Although some linkages had been developed between the different disciplines (i.e., mainly agronomy and agricultural economics) there was still a lot of room for improvement. The application of the farming systems approach to livestock enterprises was generally particularly weak.
The most commonly used methodologies for data collection and analysis generally were based on the assumption of a monolithic household that could be described by a single objective function and with the household head at the center of the information nexus, in spite of increasing evidence to the contrary (e.g., multiple decision makers, differentiation in terms of distribution of benefits).
Factors relating to the policy/support system were treated as parameters within which the search for improved technologies took place. This was partly because the mandates of the technology-oriented institutions in which most farming-systems-related work was – and for that matter still is -- based did not include objectives of influencing the policy context and support systems. As a result this severely constrained the types of technologies that could be developed/evaluated.
Fortunately, there was increasing recognition of the above limitations as the decade of the 1980s progressed. The changes that occurred during the decade were supported by an increasing acceptance of a new developmental paradigm, which Korten  characterizes as a “learning process” (i.e. people centered) approach to the earlier “blueprint” (i.e. technology) approach.
LATE 1980s AND EARLY 1990s – 1NEW DIRECTIONS IN THE farming systems ApproaCh
During the mid to late 1980s, some significant methodological and institutional innovations were introduced in the implementation of the farming systems approach with a whole farm focus.
Three of the methodological innovations were as follows:
The development of participatory rural appraisal (PRA) techniques provided a way of responding to three concerns namely: how farmers interpreted their production situations; how this influenced the way they articulated their constraints and needs to researchers; and the desire for farmers to contribute more directly and creatively to the design and evaluation of new technologies. Basically, PRA techniques improved the potential usefulness of farmers’ participation not only from the farmers’ but also from the researchers’ perspective by improving systematization of farmers’ knowledge and opinions. Thus researchers could move from working relationships with farmers that were contractual or at best consultative to those that were more consultative and collaborative [Biggs, 1989].
Techniques for examining intrahousehold relationships also evolved and as a result increased sensitivity to gender issues. This helped dispel the notion that the farming household was a single decision making unit in which all persons benefited equally from the fruits of technological change. Thanks to the commitment of Feldstein, Poats, Jiggins, Flora and many others methodologies for incorporating gender-related issues began to be mainstreamed into FSR-related activities starting in about the mid 1980s.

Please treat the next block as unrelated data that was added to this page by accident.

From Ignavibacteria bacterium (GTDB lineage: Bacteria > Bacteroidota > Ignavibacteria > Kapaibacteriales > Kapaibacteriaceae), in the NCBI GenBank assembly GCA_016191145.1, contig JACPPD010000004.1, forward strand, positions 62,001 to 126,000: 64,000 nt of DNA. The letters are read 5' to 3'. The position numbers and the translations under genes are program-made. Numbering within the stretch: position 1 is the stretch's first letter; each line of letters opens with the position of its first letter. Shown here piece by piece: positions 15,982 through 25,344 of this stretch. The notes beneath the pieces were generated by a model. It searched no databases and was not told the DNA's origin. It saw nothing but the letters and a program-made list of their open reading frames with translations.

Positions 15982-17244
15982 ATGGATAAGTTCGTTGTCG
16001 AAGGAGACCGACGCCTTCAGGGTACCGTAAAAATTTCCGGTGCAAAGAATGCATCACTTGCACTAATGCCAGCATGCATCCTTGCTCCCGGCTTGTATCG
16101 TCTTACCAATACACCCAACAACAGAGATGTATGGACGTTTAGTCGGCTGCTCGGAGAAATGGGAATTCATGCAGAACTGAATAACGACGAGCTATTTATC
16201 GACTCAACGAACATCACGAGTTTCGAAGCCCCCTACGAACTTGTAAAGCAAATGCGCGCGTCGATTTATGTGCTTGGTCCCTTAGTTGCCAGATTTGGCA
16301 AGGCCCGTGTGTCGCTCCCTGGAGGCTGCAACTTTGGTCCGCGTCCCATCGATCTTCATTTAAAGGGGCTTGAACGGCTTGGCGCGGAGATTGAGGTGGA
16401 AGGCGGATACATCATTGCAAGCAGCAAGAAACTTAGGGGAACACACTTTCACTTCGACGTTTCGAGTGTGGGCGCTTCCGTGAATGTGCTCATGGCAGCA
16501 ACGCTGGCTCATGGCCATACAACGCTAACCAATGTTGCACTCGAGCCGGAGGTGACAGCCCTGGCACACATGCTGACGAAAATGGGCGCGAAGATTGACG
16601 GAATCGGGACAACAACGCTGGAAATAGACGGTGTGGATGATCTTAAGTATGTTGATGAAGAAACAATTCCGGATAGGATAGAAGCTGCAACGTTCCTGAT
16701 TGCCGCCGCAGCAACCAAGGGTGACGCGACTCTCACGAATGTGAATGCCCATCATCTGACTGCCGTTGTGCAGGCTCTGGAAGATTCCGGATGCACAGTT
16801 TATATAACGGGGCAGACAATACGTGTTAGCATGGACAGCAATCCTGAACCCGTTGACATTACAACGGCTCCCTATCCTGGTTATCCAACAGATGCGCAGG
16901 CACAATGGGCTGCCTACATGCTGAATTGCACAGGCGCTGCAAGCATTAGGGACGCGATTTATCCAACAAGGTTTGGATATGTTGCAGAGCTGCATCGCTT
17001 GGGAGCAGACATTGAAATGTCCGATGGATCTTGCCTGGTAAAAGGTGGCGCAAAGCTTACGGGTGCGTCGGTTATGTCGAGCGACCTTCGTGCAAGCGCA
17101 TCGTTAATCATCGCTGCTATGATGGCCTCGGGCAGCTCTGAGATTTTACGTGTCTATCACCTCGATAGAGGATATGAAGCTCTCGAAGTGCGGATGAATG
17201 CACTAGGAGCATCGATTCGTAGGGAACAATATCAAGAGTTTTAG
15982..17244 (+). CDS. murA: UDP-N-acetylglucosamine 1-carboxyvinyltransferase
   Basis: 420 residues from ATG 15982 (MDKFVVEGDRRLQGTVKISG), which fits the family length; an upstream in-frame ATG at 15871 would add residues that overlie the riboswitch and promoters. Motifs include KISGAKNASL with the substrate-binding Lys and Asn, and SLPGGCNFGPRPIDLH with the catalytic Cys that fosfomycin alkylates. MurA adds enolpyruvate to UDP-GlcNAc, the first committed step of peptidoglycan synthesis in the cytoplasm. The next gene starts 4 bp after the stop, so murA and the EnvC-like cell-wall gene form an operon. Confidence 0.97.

Significant progress also was made in developing more appropriate methods to analyze the results of on-farm research and make recommendations based on them. Two approaches that deserve special mention are: adaptability (formerly, modified stability) analysis which has proved to be a particularly valuable statistical tool for analyzing results of on-farm trials, particularly those that involve farmer implementation, or both farmer management and implementation [Hildebrand and Russell, 1996]; and PRA techniques – especially matrix ranking and scoring -- which have enabled farmers’ evaluative criteria to be systematically taken into account not only in designing on-farm trials but also in evaluating their results.
As a result of these methodological innovations, the potential usefulness of farmer participation in all phases of the research process, from problem identification to technology design, development, and evaluation, has been improved. However, there have also often been institutional changes to encourage more collaborative and collegial relationships between farmers and researchers. Four examples of how new institutional arrangements have been used to promote such relationships are the following:
Farmer groups (both formal and informal) have increasingly been used to help empower farmers and improve the efficiency of the research/development process by providing a focal point (hence potentially improving the multiplier effect) for interaction with farmers [Heinrich, 1993] and by facilitating farmer-to-farmer interaction. Given the right conditions, such groups have been proven to be very useful in influencing the research agenda and in evaluating technologies (e.g., in Botswana, Tanzania, Mali, Zambia).